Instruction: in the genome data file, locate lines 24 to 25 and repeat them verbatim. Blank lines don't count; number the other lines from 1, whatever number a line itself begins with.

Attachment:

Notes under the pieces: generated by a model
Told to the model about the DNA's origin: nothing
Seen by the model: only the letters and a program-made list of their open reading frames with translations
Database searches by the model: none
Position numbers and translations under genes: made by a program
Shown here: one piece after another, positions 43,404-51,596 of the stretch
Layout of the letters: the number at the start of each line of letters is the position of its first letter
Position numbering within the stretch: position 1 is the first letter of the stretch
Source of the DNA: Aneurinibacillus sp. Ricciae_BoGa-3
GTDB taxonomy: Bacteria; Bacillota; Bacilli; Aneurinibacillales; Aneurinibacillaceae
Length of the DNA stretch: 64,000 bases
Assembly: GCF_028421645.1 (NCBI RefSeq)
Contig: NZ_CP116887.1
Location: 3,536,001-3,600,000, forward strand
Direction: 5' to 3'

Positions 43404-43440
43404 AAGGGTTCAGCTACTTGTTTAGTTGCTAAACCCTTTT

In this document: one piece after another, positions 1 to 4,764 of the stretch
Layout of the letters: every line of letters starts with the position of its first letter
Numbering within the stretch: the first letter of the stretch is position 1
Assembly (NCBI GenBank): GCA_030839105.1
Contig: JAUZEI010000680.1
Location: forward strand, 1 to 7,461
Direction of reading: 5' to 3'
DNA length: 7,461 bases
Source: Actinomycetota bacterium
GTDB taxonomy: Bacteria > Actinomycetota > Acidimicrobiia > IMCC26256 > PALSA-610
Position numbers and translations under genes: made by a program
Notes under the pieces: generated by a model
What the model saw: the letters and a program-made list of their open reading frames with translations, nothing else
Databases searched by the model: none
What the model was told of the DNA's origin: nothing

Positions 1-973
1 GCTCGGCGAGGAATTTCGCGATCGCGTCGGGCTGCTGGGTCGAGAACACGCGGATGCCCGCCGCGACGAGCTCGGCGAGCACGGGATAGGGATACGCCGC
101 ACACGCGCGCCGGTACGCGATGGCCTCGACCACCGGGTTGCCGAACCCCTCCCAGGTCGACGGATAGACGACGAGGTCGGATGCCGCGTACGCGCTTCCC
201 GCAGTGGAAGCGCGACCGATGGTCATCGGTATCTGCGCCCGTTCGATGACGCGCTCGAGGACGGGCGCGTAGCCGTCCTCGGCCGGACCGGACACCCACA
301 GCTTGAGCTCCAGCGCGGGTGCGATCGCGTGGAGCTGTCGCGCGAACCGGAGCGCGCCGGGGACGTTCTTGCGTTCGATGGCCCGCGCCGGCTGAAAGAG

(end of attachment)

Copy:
Direction of reading: 5' to 3'
DNA length: 7,461 bases